WooCommerce and Shopify are probably the two of the three most popular online e-commerce platforms that developers and individuals use to build websites whereby customers are able to make purchase transactions over the Internet. The platforms are used by a large number of small and medium-sized businesses, enabling them to sell their products to a wider audience with the restriction of being limited to a physical location.
WooCommerce is an open source plugin for WordPress which makes the platform popular with those that already have a website via WordPress and just want to add e-commerce capabilities to sell products and services online. Shopify is independent of WordPress and enables people to set up an all-in-one website without the need to have the WordPress platform as well. Both platforms are available with a wide range of features which allow you to customise your online shop. Let’s look at the pros and cons of each platform.
- Because WooCommerce is an open source platform, it is free to build an e-commerce website. However, there are costs should you wish to add extra features, website hosting and a website domain name, if you haven’t already got one. For most individuals, start-ups and small businesses, pricing plays a major part when it comes to when it comes to deciding which one to use.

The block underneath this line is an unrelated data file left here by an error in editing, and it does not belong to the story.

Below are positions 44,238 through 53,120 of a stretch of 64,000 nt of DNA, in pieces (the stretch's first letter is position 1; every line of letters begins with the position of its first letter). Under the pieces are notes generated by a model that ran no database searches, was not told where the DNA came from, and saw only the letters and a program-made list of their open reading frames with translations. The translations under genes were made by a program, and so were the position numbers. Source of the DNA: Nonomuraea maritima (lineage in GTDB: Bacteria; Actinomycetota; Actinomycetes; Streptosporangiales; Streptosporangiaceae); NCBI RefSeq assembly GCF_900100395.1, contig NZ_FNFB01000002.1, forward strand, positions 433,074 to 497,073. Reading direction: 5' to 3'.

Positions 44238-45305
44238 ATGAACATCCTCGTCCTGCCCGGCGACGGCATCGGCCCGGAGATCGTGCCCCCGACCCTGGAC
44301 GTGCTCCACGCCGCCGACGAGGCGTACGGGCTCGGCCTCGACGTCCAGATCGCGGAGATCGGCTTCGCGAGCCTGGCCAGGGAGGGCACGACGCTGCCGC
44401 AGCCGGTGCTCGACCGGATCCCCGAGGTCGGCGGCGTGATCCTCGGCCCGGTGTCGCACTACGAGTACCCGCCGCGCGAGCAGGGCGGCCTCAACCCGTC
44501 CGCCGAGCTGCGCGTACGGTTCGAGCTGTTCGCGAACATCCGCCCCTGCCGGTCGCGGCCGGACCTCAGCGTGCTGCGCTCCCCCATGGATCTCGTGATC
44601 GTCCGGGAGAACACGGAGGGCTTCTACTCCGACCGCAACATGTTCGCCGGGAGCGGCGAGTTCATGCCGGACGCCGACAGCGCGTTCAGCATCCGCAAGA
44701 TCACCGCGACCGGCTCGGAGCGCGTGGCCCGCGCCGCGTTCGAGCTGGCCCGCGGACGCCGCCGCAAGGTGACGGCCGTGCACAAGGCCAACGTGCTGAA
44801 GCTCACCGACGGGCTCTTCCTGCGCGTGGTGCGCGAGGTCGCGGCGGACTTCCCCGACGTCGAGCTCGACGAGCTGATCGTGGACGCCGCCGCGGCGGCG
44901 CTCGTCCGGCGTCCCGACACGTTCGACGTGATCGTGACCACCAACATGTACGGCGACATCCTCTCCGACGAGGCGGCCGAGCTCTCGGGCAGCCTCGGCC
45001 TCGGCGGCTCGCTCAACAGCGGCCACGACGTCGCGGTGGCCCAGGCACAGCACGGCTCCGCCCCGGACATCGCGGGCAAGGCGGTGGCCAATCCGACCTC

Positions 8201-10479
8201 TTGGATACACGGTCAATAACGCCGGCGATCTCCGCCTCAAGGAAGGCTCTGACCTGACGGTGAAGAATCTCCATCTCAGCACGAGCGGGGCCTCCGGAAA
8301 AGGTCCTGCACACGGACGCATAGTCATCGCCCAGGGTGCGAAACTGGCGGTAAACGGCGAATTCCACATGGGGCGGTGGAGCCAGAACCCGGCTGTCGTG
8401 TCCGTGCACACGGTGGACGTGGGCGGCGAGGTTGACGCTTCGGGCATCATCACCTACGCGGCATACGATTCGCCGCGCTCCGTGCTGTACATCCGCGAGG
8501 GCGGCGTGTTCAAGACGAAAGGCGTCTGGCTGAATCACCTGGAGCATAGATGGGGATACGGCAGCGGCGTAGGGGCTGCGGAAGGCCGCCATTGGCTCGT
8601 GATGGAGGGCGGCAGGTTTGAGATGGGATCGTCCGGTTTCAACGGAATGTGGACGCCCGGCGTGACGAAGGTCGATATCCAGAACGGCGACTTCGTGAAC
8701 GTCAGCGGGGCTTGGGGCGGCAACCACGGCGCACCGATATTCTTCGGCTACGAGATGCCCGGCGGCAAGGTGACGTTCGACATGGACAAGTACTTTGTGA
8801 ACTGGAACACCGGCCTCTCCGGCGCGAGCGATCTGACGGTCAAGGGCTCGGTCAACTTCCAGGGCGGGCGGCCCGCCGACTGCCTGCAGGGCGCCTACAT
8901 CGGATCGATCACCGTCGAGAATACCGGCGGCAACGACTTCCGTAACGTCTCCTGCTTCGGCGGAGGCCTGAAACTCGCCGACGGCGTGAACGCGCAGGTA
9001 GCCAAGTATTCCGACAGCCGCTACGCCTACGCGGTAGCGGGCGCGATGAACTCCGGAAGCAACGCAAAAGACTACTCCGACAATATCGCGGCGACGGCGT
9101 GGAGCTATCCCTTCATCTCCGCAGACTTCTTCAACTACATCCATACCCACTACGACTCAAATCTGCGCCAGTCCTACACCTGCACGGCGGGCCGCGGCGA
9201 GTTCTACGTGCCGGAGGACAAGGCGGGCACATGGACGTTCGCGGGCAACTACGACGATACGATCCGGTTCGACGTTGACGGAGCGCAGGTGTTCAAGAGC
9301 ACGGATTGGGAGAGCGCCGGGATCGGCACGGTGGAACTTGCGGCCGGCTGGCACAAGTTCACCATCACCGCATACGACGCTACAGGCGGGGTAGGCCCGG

- It is highly customisable and there is an extensive selection of additional plugins to select from, which not only create a better shopping experience for the user, but also for the merchant. As well as the WooCommerce plugins, WordPress also has a huge variety of plugins available to use.
- WooCommerce prioritises its analytics, making data about purchases, total sales and sales by date, can be displayed in graphs. Many of the plugins allow the merchant to track client orders, manage shipping preferences, security and SEO.
- As with all e-commerce websites, payment services need to be added and it supports the lesser known services, plus there are no transaction fees to pay to WooCommerce because it is a self-hosted platform. However, there will be transaction fees payable to the payment service provider.
- A drawback of WooCommerce being open source, i.e. a free online product, there is not much technical support available. However, there is a wide developer and customer community which can be accessed via forums whereby there is support and advice readily available to help resolve any problem. In addition, there are many blogs and YouTube video tutorials that can be used. Alternatively, you can contact the WooCommerce support team.
- The WooCommerce is a far more technical platform than Shopify and requires a certain level understanding of e-commerce and website building to be able to make full use of its features.
- When it comes to website hosting, maintenance security, it has to be handled manually, there is no automation for these aspects of your e-commerce site.
- Scalability can be difficult and it is the user’s responsibility. If your store starts to generate a lot of traffic and sales, you may see a drop in performance, which is the signal to manually upgrade your hosting plan. On the plus side, there is a ‘Pay as you Grow’ solution available that helps users avoid spending money on unnecessary resources.